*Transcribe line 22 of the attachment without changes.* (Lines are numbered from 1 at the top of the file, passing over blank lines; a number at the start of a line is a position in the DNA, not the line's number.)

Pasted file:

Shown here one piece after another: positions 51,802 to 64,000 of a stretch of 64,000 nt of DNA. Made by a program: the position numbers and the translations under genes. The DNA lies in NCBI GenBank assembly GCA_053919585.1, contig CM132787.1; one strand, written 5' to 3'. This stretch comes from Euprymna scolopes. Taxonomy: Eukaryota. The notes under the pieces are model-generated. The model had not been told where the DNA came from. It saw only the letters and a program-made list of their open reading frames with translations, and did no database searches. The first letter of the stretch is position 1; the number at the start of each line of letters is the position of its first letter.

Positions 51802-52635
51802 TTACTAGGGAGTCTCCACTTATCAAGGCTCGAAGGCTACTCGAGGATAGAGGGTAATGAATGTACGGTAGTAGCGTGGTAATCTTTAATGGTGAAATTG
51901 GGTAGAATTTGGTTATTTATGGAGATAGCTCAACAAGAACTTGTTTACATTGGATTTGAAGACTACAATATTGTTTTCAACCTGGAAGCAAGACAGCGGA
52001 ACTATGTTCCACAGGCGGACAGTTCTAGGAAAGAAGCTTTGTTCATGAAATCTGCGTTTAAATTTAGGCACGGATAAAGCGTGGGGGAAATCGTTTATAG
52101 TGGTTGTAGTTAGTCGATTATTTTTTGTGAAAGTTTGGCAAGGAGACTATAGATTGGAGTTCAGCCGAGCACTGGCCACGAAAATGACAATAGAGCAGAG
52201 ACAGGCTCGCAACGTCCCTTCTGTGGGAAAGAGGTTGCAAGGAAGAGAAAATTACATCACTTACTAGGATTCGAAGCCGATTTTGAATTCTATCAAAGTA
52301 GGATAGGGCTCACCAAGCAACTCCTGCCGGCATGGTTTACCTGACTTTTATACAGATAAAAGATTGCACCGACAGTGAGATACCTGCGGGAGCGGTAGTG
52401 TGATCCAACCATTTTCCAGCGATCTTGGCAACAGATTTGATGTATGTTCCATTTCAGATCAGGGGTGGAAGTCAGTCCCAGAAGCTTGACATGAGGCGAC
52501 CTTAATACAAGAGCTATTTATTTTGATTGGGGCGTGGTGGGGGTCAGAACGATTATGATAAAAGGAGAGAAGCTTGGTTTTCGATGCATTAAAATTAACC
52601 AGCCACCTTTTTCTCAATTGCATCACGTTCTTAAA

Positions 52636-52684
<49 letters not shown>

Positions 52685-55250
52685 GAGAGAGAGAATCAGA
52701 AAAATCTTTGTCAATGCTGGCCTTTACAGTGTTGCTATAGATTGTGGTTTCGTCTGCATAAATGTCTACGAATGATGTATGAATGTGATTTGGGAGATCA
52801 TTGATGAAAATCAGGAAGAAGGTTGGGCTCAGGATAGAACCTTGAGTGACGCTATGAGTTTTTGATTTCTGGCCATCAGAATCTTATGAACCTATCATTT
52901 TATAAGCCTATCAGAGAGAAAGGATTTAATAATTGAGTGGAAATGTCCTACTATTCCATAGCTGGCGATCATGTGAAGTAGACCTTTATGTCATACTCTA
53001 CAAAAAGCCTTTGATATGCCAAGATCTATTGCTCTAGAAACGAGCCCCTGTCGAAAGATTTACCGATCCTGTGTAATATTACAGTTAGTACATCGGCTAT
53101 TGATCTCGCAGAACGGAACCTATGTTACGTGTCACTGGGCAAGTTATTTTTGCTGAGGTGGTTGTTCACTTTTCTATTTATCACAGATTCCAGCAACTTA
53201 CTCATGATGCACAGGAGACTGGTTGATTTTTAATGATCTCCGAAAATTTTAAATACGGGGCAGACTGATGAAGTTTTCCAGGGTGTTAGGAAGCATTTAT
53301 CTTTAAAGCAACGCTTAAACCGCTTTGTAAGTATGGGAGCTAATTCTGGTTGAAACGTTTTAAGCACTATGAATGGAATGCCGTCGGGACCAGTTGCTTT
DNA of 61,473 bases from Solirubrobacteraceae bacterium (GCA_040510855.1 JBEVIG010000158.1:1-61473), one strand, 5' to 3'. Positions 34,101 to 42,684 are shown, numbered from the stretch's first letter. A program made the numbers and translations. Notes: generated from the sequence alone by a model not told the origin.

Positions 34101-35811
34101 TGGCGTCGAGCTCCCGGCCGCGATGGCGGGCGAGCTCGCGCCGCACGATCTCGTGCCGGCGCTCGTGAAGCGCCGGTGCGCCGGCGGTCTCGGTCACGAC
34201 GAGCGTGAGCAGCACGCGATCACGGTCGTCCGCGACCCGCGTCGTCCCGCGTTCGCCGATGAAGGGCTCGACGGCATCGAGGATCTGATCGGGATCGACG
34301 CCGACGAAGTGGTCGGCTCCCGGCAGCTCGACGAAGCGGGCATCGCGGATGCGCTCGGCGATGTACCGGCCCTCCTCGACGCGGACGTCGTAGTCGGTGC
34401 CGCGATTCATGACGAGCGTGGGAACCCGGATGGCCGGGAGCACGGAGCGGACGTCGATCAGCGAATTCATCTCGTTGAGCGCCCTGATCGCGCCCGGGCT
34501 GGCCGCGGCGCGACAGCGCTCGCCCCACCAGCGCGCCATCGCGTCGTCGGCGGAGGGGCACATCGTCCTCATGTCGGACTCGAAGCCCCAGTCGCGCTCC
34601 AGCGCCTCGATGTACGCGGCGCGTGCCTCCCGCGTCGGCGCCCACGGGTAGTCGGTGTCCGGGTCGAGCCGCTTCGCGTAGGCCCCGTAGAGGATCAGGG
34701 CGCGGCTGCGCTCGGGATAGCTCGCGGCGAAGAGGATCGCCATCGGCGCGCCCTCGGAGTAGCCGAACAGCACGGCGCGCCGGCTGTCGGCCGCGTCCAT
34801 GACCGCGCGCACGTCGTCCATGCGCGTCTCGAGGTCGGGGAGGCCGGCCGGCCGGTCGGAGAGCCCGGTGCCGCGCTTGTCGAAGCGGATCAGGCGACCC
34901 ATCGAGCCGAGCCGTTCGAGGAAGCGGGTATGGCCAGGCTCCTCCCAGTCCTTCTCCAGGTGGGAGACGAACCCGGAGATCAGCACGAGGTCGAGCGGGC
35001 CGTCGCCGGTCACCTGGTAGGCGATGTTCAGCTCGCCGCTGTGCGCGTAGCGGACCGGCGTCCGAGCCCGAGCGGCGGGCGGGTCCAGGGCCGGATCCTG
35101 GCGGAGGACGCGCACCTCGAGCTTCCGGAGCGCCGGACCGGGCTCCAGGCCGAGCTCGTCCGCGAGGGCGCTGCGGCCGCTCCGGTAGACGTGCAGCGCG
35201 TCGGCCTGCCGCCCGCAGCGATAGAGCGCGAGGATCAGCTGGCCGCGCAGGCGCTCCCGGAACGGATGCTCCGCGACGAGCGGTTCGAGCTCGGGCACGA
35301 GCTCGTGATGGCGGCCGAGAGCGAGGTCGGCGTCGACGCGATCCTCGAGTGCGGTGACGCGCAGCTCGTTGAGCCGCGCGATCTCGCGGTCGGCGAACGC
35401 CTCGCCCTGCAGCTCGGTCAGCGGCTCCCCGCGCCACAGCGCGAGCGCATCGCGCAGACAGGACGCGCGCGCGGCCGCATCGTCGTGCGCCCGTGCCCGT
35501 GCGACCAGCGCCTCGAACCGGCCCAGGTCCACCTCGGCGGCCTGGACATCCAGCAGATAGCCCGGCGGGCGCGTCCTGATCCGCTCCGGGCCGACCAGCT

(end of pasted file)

53301 CTTTAAAGCAACGCTTAAACCGCTTTGTAAGTATGGGAGCTAATTCTGGTTGAAACGTTTTAAGCACTATGAATGGAATGCCGTCGGGACCAGTTGCTTT